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Dried herbs

October 6, 2012
By GLYNIS VALENTI - Staff Writer ( , Times Leader

The first thing to get straight when talking about herbs is pronunciation of the word "herb." If "erb" with a silent "h" is your choice, you are correct. The word "herb" is pronounced this way in America and France. If you say "herb" with the "h" sound, you are also correct. Those in the United Kingdom pronounce it like this, and the Oxford Dictionary and Merriam-Webster Dictionary list both as options.

In general terms, herbs are relatively small, aromatic, edible plants. Some, like thyme, can be used as ground cover, and others like sweet basil can grow on stalks even up to three or four feet high. They have been used for thousands of years to enhance food flavors, to cure ills, to decorate gardens and homes and to make accessories like bouquets and hats.

This versatile genre of plants can be grown in spaces as small as a window sill or in acres of fields such as those growing commercial lavender in France. They thrive in the sun and like well-drained, sandier soil and drier conditions. Too much moisture allows rot to set in quickly. The Ohio Valley region is fortunate to have the summer sun and heat necessary to foster herb growth, and some herbs, with a little care, will be hardy enough to come back year after year.

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Herbs gone wild are the hearty mint stalks that many gardeners consider invasive. They can, of course, be used to make mint jelly or add a refreshing flavor to a pitcher of cool water. Mint and basil are often used interchangeably in cooking.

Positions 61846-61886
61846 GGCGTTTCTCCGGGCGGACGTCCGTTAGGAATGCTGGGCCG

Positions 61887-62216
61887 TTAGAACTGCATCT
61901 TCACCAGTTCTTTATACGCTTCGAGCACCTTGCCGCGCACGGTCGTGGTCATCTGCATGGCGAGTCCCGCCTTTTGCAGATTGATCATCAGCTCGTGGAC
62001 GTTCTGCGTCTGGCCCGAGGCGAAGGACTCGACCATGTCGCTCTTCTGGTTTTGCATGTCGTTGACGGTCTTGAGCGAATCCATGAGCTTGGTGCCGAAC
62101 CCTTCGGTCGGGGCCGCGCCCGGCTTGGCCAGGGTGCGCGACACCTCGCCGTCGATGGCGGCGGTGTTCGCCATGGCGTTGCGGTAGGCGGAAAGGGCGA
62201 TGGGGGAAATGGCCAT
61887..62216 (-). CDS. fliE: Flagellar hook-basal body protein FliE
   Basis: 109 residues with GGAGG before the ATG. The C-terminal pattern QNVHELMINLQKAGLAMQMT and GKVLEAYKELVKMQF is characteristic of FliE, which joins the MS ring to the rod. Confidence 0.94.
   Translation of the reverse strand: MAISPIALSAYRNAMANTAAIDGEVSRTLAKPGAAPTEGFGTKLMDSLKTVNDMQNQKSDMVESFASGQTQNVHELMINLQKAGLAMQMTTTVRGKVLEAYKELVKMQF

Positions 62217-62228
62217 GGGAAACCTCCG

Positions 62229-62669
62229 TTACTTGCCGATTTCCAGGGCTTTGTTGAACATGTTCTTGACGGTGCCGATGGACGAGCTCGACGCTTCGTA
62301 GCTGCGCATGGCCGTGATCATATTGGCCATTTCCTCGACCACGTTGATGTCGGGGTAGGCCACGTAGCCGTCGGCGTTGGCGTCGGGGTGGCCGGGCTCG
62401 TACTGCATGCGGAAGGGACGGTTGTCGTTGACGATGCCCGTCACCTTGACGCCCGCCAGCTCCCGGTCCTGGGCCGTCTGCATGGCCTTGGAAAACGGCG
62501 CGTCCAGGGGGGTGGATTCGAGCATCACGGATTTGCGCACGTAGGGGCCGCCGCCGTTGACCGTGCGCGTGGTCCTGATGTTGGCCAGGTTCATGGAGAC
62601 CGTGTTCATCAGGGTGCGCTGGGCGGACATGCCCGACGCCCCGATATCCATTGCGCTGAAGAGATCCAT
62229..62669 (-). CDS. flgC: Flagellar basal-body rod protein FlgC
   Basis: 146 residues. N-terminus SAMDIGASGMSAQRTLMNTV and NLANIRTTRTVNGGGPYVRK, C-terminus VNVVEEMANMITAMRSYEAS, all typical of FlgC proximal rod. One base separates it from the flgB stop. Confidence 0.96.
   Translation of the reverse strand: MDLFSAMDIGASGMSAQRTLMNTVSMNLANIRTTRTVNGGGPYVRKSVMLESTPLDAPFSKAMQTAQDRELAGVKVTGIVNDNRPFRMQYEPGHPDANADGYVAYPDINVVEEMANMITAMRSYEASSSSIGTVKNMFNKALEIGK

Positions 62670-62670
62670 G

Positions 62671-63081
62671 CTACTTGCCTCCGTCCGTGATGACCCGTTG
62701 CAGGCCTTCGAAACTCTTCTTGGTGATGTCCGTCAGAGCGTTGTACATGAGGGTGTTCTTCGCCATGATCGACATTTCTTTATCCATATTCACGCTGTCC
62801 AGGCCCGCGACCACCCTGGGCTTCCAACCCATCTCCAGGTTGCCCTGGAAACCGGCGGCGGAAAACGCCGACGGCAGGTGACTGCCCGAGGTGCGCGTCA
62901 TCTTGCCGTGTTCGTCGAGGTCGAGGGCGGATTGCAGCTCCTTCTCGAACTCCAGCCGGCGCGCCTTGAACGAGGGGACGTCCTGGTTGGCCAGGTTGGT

Carol Lepic, a Belmont County Master Gardener, says that many of the herbs used in Italian, French and Greek dishes are apt to grow well here: parsleys, rosemary and basil, for instance. Others such as chives, mint, oregano and thyme will even grow as perennials in the right conditions.

To make the most of your investment of time and money growing herbs, and because fresh and dried herbs are expensive to purchase at the grocery store, drying what is left at the end of the season is a good way to preserve the flavors and utilize the plants over the winter in comfort foods, teas, aromatherapy, decorations and gifts. Luckily drying herbs is exceptionally easy, and they can be kept for up to one year before losing flavor or potency.

For maximum flavor, pick herbs in the morning when the plants are perky and not wilted. Oils in the plants are at their peak, according to herb experts, as the sun is drying the dew from the leaves but before the heat is too strong, sometime around mid-morning.

The simplest method of drying is gathering the stalks, stems or leaves - in the case of basil and bay leaf, for example - into small bunches and tying one end with twine to secure them together. Hang the bunches upside down (so the oils flow to and settle in the leaves) where air can circulate around them in a dark, dry area for several days until there is no moisture left in the plants.

It's important that the space be dry rather than damp because the object is to eliminate the moisture quickly to keep mold or mildew from the herbs. Drying herbs in the sun will evaporate the oils (flavor) and color from the leaves. Fully dried herb leaves should crumble, not bend, when crushed. Lepic hangs herbs to dry in her laundry room and uses an oscillating fan to circulate the air and expedite drying.